As anyone who’s been there knows, Tokyo has the most byzantine railway network in the world. Thirteen subway lines, thirty-something JR lines, at least as many private commuter rail lines, and a half-ton of people movers, monorails, and streetcars, all connected in a maze of terminals and through services designed specifically to make the amateur cartographer’s head spin. This system is fundamentally unmappable.
That’s a problem because the Tokyo network’s complexity is directly matched by its incredible ease-of-use. I have visited Tokyo twice, and have taken the train both times, and was amazed at how incredibly easy it was for this bumbling foreign tourist to get around. A good transit map of the Tokyo area should reflect this ease-of-use by clearly outlining what types of services exist (JR, private/third-sector, metro, &c.) and how they relate to each other (through services and so forth). Where you can go in one seat, essentially.
The design of this map draws from three main sources. The first is Massimo Vignelli’s famous 1972 New York Subway map (and its successor, the 2008 Weekender map), which will always be my favorite transit map of all time, simply because the New York subway has all the complexity of the Tokyo train system, but on a smaller scale, and this person managed to untangle it and make something simple and refreshing along the way. This map was made in the Vignellian spirit. Vignellian. That’s a word now.
The second source is a stylized geographic map of the Tokyo rail network from Flickr user quashlo, which managed to be a more successful transit map than most official maps because there was no distortion at all. Your average Tokyo rail map is pretty geographically accurate in the center (i.e. within the Yamanote line), but once you gofurther afield things are smooshed and stretched and distorted something awful. This wouldn’t be a problem with most cities, but with Tokyo that’s Bad because among the areas considered “further afield” is Yokohama, second-largest city in Japan and home to its own small tangle of rail lines. There’s even a subway! It’s almost insulting what most maps of the region do to that city.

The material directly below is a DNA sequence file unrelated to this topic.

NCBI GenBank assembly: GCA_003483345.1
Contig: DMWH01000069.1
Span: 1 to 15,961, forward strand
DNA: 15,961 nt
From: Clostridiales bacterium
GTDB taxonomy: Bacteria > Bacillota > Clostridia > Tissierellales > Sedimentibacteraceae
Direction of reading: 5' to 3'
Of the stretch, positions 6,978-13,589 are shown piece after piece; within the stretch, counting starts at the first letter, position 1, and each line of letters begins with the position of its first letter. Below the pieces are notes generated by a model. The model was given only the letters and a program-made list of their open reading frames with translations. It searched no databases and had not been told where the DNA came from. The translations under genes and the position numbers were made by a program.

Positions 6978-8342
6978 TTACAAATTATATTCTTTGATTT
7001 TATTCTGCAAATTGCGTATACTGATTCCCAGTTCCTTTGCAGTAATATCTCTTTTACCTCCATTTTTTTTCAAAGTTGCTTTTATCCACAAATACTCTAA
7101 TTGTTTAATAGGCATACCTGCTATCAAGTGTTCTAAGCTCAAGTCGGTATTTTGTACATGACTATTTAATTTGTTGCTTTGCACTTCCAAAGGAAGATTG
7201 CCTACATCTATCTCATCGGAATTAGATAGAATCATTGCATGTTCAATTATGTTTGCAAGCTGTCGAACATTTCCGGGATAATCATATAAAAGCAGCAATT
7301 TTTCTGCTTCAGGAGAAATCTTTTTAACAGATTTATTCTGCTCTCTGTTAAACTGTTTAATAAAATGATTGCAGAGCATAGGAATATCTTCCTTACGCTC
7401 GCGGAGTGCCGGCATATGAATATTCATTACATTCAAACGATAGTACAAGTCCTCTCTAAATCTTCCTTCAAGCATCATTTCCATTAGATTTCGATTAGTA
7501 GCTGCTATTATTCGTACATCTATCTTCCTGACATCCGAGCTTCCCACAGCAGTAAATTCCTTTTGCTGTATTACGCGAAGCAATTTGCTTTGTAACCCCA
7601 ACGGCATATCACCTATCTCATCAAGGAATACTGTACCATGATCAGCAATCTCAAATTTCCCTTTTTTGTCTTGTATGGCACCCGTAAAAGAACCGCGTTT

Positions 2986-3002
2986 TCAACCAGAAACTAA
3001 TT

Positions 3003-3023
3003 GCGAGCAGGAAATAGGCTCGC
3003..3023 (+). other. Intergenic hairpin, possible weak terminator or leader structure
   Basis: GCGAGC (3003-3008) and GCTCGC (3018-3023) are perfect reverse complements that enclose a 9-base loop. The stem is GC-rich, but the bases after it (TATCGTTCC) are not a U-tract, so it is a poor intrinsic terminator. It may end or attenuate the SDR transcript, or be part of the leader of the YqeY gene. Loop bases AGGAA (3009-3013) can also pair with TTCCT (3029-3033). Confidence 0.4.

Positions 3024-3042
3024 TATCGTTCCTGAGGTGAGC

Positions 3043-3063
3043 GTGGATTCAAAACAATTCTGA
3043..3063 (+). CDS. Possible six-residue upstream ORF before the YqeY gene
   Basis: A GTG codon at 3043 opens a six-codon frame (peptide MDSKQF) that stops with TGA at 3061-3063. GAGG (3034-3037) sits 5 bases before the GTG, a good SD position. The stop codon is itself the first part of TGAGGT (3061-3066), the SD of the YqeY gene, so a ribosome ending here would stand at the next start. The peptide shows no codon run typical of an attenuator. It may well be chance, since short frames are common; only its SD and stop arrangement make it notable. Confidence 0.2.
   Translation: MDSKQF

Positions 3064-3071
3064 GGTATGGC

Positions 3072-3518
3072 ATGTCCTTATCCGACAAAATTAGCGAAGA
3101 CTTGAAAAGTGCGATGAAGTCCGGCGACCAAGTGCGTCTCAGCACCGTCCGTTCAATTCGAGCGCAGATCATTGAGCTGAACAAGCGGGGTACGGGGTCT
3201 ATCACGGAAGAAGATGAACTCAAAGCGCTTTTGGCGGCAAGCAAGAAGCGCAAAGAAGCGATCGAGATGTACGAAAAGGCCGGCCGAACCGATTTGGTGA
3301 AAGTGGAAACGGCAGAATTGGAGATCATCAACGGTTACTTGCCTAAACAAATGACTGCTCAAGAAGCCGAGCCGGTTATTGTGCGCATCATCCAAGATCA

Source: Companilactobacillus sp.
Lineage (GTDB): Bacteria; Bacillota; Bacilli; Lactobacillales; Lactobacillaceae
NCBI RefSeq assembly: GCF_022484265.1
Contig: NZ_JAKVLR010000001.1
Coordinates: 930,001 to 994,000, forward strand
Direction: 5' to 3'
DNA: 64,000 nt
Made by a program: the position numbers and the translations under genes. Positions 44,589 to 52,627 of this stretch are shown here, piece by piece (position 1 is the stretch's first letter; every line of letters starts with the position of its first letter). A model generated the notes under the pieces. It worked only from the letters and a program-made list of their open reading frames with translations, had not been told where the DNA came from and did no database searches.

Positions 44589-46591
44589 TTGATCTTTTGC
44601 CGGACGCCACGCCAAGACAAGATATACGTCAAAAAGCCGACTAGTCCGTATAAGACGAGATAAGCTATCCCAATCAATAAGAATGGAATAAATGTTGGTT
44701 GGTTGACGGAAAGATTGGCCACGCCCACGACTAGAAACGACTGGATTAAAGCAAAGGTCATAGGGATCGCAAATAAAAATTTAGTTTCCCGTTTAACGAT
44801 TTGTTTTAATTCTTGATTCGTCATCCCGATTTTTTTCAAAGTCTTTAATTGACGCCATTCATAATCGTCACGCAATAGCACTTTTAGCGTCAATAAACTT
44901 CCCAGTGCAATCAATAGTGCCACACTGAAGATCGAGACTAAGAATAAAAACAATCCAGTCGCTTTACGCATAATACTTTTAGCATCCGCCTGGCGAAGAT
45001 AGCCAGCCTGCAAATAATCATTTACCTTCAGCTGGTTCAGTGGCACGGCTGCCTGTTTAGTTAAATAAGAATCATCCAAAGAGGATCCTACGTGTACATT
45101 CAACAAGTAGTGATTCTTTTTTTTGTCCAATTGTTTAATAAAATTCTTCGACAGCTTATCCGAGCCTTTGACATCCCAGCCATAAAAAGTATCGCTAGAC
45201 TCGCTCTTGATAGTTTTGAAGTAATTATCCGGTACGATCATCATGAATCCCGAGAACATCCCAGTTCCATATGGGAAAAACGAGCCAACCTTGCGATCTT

(Also, the Flickr map gave me most of the station names—“Kodomo no Kuni” instead of “Kodomonokuni”—and those “B” and “R” bullet things for the Yokohama subway, sooo…)
The third source is a very well-known map not unlike this one, the famous FML map, which does a lot of what I’m setting out to do, except it doesn’t outline mainline through services, doesn’t differentiate between modes and Yokohama is still squished. But it’s been going for about ten years and is probably the most well-known unofficial Tokyo rail map in existence.
One thing that’s bothered me about how people usually map Tokyo’s train network is how they differentiate between different modes. You have to differentiate between the following, usually in this order: JR lines, private lines, subway lines, and people mover/monorail/streetcar lines. Folks usually delineate the JR lines by dashing them, which I find extremely visually unpleasant. So, I’m kinda amazed that most people don’t just use different line thicknesses and leave it at that.
How I drew the through services depended entirely on what those through services did. If the through line functioned just as an extension of the subway line, I blended the two lines together (ex. Tokyo Metro Hanzomon Line [Z] to Tokyu Den-en-Toshi Line [DT] at Shibuya Station). If the through line is associated with a particular service pattern, I drew the subway line alongside the through rail line (ex. Tokyo Metro Tozai Line [T] to JR Chuo Line [11/12/14/15] at Nakano Station). Sometimes both happens, like with the Toei Subway Asakusa Line [A] at Oshiage Station. Some Asakusa Line trains run only to Aoto or Keisei Takasago, but some run the entire length of whatever Keisei line they’re running on.